“It’s frustrating,” says Alice Barnard, chief executive of the Countryside   Alliance, huddled over coffee in Oxhill’s picturesque pub. “We understand   the government’s difficulties, and we are realistic about the politics. The   hunts are operating within the law, and we’ll continue to do so, but the   fact is that we are stuck with one of the most useless, illiberal, and   wrong-headed pieces of legislation that has ever been passed. It hasn’t   saved the life of a single fox.

“You can say: ‘Well, the hunts are doing fine, so why change anything?’ But   that’s not the point. As long as the Act is there it represents the idea   that hunting is wrong, and that people who hunt are reprehensible, and   engage in cruelty. It makes no recognition of the enormous importance of the   hunts in rural communities, the good works they do, and the positive effects   they have on the welfare of the countryside. Until hunting is out from under   this law it will never feel right, and that is why we have to keep on   fighting.

“Tony Blair wrote in his memoirs that the ban was one of his biggest regrets   [“I had a complete lapse,” wrote the former PM, “I didn’t ‘feel it’ either   way. I didn’t feel how, for fox-hunters, this was part of their way of life.   I didn’t feel how, for those wanting a ban, this was fundamentally about   cruelty. Result? Disaster.”], and I do believe that David Cameron is   sincere, and that we will get a repeal.”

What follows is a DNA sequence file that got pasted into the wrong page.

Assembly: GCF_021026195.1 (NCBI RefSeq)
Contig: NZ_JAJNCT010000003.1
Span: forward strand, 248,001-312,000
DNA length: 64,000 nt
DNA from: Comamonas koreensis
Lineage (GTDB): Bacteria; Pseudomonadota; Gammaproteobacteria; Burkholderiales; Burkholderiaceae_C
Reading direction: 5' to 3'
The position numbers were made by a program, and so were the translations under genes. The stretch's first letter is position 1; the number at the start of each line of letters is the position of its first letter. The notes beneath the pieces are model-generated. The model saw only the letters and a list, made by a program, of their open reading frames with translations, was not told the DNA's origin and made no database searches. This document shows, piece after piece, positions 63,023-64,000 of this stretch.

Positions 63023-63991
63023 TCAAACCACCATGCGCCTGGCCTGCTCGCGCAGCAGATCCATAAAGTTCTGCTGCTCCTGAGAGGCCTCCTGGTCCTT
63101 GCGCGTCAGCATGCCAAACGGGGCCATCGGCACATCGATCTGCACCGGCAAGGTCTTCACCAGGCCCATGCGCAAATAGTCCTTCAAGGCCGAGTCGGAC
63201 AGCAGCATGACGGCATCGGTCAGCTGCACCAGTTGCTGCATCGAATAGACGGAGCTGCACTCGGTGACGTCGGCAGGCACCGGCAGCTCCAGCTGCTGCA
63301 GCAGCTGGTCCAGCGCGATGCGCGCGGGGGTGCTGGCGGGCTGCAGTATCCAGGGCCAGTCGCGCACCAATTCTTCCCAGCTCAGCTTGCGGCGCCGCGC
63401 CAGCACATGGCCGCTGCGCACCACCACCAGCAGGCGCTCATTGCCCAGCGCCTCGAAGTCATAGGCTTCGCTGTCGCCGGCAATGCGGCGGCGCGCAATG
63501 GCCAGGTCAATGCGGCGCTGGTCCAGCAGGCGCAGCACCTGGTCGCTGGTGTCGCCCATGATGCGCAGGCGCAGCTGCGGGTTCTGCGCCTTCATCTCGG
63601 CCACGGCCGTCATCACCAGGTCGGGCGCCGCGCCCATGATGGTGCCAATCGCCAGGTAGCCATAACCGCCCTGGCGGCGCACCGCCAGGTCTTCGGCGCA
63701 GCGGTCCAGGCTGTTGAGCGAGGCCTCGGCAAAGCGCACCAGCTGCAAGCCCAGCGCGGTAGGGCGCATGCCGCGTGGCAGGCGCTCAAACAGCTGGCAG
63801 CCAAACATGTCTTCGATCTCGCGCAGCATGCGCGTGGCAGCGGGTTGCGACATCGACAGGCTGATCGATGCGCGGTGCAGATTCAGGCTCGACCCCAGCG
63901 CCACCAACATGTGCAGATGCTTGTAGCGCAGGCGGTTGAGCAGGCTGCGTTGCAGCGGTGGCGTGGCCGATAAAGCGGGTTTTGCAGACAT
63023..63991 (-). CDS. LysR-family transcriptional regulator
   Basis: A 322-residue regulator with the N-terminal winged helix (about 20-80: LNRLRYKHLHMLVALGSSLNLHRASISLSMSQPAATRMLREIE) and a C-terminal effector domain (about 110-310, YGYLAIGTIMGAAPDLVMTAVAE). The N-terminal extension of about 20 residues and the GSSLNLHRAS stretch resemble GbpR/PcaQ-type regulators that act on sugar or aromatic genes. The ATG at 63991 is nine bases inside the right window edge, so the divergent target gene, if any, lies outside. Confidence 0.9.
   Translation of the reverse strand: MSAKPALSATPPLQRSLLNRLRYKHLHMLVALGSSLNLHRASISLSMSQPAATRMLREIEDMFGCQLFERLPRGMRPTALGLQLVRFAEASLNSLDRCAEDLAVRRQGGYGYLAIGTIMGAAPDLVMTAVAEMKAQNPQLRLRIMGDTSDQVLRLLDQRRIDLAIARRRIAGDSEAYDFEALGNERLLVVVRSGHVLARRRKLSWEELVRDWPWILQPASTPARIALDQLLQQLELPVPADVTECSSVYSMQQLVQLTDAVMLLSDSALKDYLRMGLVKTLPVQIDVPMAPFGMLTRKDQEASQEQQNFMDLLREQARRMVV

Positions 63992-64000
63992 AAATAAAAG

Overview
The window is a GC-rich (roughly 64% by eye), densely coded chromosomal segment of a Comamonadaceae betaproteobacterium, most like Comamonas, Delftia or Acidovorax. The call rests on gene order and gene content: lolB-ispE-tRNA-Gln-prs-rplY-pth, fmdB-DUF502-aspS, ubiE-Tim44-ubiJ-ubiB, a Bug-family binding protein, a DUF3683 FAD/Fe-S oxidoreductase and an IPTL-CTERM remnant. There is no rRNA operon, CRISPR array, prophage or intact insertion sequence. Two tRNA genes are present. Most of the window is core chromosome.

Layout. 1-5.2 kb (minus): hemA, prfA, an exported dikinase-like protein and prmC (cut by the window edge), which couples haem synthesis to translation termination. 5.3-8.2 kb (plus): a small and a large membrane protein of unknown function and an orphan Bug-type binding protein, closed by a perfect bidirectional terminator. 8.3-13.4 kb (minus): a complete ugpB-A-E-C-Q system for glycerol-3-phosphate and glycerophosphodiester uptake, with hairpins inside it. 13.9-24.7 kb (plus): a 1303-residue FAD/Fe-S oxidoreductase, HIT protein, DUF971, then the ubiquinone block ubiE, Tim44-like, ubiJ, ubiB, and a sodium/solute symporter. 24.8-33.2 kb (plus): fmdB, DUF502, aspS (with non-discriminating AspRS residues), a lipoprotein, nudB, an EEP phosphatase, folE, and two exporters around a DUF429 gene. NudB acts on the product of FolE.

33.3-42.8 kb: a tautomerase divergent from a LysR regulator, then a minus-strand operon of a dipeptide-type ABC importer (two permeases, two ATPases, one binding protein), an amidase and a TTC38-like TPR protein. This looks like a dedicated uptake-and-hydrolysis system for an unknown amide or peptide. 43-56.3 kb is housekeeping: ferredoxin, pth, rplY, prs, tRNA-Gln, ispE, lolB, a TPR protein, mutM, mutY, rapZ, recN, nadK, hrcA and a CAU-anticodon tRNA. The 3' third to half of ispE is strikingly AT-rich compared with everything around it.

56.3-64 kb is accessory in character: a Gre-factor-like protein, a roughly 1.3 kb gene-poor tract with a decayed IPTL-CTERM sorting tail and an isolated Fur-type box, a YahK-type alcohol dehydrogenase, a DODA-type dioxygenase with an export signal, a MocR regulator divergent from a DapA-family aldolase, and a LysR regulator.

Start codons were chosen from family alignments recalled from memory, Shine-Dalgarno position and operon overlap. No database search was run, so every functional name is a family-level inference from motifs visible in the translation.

Blair claims credit for engineering enough loopholes to allow hunting to   continue after a fashion, but, in a sense, his efforts served only to make a   difficult situation worse. Huntsmen now complain that the restrictions –   primarily on killing the fox – have actually worsened the animals’ lot,   while anti-hunting campaigners accuse the hunts of ignoring the law.

Caught in the middle are the police. Rural constabularies point out that   chasing around the countryside after huntsmen – even if they had the   resources to do it – would be unlikely to produce useful evidence. The law   is so riddled with contradictions that only a handful of prosecutions have   been thought worth pursuing. Many traditional hunting areas, including   Dorset, Devon and Cornwall, have seen no prosecutions at all.

“Of the ones that have succeeded, just six related to registered hunts,” says   the blonde Mrs Barnard, 34, the CA’s first female head. “All the others have   been of people who would have been acting illegally anyway, such as   poachers.”

Outside the pub, Sam, a 54-year-old estate agent, is preparing to lead the   hunt. It will follow a ready-laid scent trail across the kind of landscape   Shakespeare would have recognised. If a real fox happens to cross the   hounds’ path, the whipper-in must try to prevent them chasing it. If the   beasts take no notice, well, that counts as an accident.

“It’s just a bad law,” says Sam. “It was passed out of ignorance and prejudice   by people who knew nothing about the realities of hunting or rural life.   What it has done is raise peoples’ passions, brought them closer together.   It has focused attention on the important work the hunts do.

“Looking back you can see that we were right all along. Maybe we lost in   Parliament, but we won the argument.”

~ by narhvalur on November 6, 2011.